Right now, Shepparton is an extreme exemplar of the frustration many south-eastern states’ towns and cities, businesses, arts and tourism sectors are suffering through the persistence of the Delta strain blues.
Just as the north-central Victorian township was about to show off impressive new stuff, reopening one flash museum and rushing to stage a second, it got locked down … again.
While other regions are operating at close to the new normal, another wave of high case numbers meant Greater Shepparton was suddenly shuttered last Friday, not three weeks after an almost month-long confinement.
The much-expanded citadel to all things on road wheels, the Museum of Vehicle Evolution, had reopened for less than four days following a $5.2 million renovation before it had to shut its doors again.
The even more impressive new Shepparton Art Museum by the shores of Victoria Lake was initially supposed to launch late last year. In October this year, staff were pushing to get the best of its collection hung for a widely publicised November 20 launch.
Rebecca Coates, CEO of the powerfully quadrangular $50 million art gallery, is still saying “we’re confident we can work to that date”.
In contemporary cultural realms, it pays to have a name that translates into an easy-to-recall acronym. And when the gallery does get back to the process at hand – re-presenting itself as a must-do cultural destination – “Shepp” will become famous as the home of MOVE and SAM.
If another local outfit finally gets the chance to present live to the council to have its ambitious plan to rebuild the 1883 Post Office as a local history centre approved, Geoff Allemand reckons that being able to display more from the Shepparton Heritage Centre Museum’s vast holdings “will increase patronage by 80 per cent”.
So, why is this apparent cultural renaissance happening in a flat-land township hitherto known as a food bowl service centre or a petrol station stopover on a secondary highway? Maybe it’s due to a quality both Rebecca Coates and the Heritage Centre’s Geoff Allemand claim has always been intrinsic to the place. Allemand knows Shepparton “as a town of people with vision”.
Ms Coates explains that the catalyst for the new art gallery commenced when the town was offered “a major indigenous art collection; the Carrillo and Ziyin Gantner Collection that includes the Lin Onus Collection”. The late Onus, a local Yorta Yorta man, is a major Australian artist in any genre.
Shepparton responded to the offer by calling for entries to a design competition for a replacement gallery to Shepparton’s existing facility that, she says, was then housed in “a non-purpose-built council space bursting at the seams”.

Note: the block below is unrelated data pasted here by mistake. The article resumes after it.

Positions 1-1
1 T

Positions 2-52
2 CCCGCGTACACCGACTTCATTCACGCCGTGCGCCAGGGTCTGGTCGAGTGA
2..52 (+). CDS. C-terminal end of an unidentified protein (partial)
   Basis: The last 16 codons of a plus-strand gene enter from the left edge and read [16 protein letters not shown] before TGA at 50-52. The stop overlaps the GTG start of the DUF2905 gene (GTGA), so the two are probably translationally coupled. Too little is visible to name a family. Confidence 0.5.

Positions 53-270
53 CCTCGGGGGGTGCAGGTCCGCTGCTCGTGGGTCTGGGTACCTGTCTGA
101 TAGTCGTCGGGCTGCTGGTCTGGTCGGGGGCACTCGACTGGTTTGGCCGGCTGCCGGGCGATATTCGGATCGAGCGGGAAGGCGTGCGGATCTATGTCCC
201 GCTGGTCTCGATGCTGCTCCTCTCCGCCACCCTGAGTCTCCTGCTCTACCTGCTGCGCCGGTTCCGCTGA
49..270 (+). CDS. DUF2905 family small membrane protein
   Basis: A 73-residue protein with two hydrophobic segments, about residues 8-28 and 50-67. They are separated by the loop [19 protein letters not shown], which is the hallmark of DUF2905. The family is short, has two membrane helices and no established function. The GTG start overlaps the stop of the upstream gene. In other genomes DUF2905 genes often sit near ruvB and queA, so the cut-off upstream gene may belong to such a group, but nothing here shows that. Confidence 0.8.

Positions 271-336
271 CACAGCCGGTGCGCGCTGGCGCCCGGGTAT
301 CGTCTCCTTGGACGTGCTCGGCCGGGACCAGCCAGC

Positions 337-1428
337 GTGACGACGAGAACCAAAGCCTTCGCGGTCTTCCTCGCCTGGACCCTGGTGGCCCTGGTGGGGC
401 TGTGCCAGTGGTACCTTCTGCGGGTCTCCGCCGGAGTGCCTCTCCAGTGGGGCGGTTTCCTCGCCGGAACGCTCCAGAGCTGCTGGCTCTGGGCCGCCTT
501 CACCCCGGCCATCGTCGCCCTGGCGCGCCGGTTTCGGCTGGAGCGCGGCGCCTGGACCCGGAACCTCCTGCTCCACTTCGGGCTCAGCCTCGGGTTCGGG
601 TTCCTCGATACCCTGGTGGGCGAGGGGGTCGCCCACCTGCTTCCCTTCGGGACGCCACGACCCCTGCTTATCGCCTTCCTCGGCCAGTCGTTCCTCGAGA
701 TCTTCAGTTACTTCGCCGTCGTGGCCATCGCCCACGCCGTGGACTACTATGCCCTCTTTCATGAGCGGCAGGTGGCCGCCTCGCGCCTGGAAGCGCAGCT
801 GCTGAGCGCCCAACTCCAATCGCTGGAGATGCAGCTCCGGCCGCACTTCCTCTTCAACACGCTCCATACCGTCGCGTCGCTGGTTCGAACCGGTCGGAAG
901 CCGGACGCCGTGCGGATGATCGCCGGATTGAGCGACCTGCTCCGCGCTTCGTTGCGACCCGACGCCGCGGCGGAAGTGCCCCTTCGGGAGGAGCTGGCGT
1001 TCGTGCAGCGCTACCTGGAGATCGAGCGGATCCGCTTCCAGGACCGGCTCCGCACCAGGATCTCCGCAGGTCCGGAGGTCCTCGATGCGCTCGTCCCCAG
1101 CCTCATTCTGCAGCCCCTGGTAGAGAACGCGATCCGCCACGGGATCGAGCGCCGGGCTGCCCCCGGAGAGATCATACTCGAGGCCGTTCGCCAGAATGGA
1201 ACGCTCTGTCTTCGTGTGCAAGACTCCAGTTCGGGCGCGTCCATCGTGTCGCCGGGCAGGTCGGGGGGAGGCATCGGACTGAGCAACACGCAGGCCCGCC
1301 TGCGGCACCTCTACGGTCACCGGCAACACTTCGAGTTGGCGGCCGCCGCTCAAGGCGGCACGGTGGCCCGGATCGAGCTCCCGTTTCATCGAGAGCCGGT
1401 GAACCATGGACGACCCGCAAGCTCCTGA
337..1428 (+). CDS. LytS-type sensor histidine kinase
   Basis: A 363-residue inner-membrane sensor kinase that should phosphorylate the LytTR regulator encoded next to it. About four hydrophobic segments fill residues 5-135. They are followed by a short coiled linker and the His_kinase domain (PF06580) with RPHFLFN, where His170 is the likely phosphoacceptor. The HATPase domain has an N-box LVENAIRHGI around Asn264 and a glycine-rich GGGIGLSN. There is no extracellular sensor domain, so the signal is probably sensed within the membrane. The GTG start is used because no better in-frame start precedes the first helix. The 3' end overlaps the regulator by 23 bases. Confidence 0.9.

In 2017, the estimable Denton Corker Marshall (DCM) was announced the winner. In a rapid construction timeline, the architects realised a landmark the architects aptly termed “a strikingly bold symbol, a sculpture in the landscape”.
While, to give the town “hope”, SAM’s ground floor gallery shops were opened at Easter 2021, the upper floor terraces, events spaces and galleries created to display the 4000 piece collection strengths of south-eastern Indigenous arts and ceramics have remained closed as one lockdown has flowed into another.
Given that on September 27, the shiny 10,000 square metre showcase of MOVE had barely cracked open its doors, its situation is possibly more exasperating.
But when it does recommence operating at Kialla, just south of Shepp, visitors will see an extraordinary exhibition of 50 big trucks, many cars – some from the Holden Heritage Collection – motorcycles, including the Garth Wallace collection of Harley Davidsons, bicycles (some dating from the 1860s), vintage clothing, and a collation from the local hero manufacturer who made Furphy’s famous farm water carts.
Furphy’s carts are prominently branded with “Shepparton”, and according to Mr Allemand, Furphy deserves the credit for kick-starting Shepp’s can-do culture by basing himself there in the 1870s.
“It all started with Furphy,” he says. “Shepparton didn’t have gold. Shepparton had many people of initiative and vision”.
Allemand’s vision is that with council, state and federal funding, the Heritage Centre can begin rebuilding the demolished Post Office in 2023 to become part of the new cultural triumvirate.
Meanwhile, those that are ready to operate must wait for clearance and the chance, as Rebecca Coates sees it, to change the perception of a town “that has been seen through the lens of disadvantage.
“But it’s actually a town of entrepreneurship, vision, and it is building a future.
“These new buildings are tangible examples that we are changing the agenda. And that there is now a very different way of seeing a different Shepparton”.